Shortness of breath, irregular heartbeats, difficulty exercising, and swollen legs, ankles, or feet; are these symptoms familiar to you? If so, pay close attention; they could be a sign that you have heart failure, a disease in which the heart cannot send blood to the body adequately.
Other symptoms can be added to the symptoms described, such as a constant cough when breathing, a swollen stomach, rapid weight gain due to fluid retention, nausea, lack of appetite, and difficulty concentrating or being alert.
High blood pressure or past heart attacks can cause the disease
The most common cause is having had a heart problem, perhaps a heart attack; High blood pressure, heart valve problems, or having an inflamed heart also play a role. Other things that could trigger heart failure include diabetes, some diabetes medicines, alcohol, trouble breathing while sleeping, smoking, obesity, and some viruses, in addition to heart problems.
According to Dr. Mauricio Chaves, Bayer’s cardiovascular advisor, “it is important to mention that prevention is a fundamental pillar, and that for this we need to act now and modify our lifestyles in healthier directions”.
Women who are more likely to have heart disease
A recent study from the Smidt Heart Institute at Cedars-Sinai Medical Center found that “the path to heart failure is different for women and men”. According to the study, differences in both the cells of the heart, as well as in the tissues that surround it, after a cardiac event, make it possible to predict a diagnosis of heart failure with greater certainty, particularly in women.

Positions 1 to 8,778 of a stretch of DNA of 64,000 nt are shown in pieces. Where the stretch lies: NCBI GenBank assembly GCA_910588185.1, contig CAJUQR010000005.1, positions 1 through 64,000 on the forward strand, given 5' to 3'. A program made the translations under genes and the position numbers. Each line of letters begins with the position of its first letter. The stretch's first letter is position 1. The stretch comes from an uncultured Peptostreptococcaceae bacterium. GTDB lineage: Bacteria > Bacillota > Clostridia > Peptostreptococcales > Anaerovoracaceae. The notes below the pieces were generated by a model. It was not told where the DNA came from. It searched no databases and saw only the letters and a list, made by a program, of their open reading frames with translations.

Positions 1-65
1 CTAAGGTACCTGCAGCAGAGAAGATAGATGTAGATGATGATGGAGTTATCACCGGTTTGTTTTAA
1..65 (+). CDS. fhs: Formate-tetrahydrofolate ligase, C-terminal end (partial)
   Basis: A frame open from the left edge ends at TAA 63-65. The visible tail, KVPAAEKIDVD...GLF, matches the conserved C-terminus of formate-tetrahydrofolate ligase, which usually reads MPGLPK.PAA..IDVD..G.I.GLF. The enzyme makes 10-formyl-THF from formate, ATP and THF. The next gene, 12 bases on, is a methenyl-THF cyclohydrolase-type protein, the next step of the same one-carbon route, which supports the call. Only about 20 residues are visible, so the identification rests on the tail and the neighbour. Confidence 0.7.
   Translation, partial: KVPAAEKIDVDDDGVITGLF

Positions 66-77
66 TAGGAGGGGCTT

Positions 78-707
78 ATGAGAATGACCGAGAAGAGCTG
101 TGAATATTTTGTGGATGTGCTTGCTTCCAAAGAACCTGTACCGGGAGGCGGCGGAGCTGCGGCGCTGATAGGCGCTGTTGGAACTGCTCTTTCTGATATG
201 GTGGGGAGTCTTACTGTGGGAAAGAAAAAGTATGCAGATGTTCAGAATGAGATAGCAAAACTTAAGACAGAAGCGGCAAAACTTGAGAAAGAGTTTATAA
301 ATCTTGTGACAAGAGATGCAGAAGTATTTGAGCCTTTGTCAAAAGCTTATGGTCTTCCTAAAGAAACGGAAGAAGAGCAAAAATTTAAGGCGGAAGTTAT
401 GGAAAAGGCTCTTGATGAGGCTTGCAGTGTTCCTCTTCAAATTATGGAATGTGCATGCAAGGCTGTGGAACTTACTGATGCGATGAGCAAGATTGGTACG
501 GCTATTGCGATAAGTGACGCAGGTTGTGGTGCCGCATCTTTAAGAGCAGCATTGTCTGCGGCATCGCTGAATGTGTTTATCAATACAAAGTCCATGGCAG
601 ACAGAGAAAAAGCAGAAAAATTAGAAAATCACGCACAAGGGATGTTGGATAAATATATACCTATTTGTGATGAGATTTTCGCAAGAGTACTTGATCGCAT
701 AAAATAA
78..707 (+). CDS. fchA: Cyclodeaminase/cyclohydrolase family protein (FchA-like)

Women who have been exposed to air pollution and traffic noise for a long time have an increased risk of developing heart failure, especially if they are or have been smokers or if they have high blood pressure. This is one of the main conclusions reached by a large study of Danish women, published last year in the Journal of the American Heart Association.
So, if the exposure to road noise and very fine particles of nitrogen dioxide (a pollutant that comes out of traffic) increases, the risk of HF in women also increases. Air pollution had a greater impact than road noise on heart failure risk, but women exposed to high levels of both were more likely to develop the condition.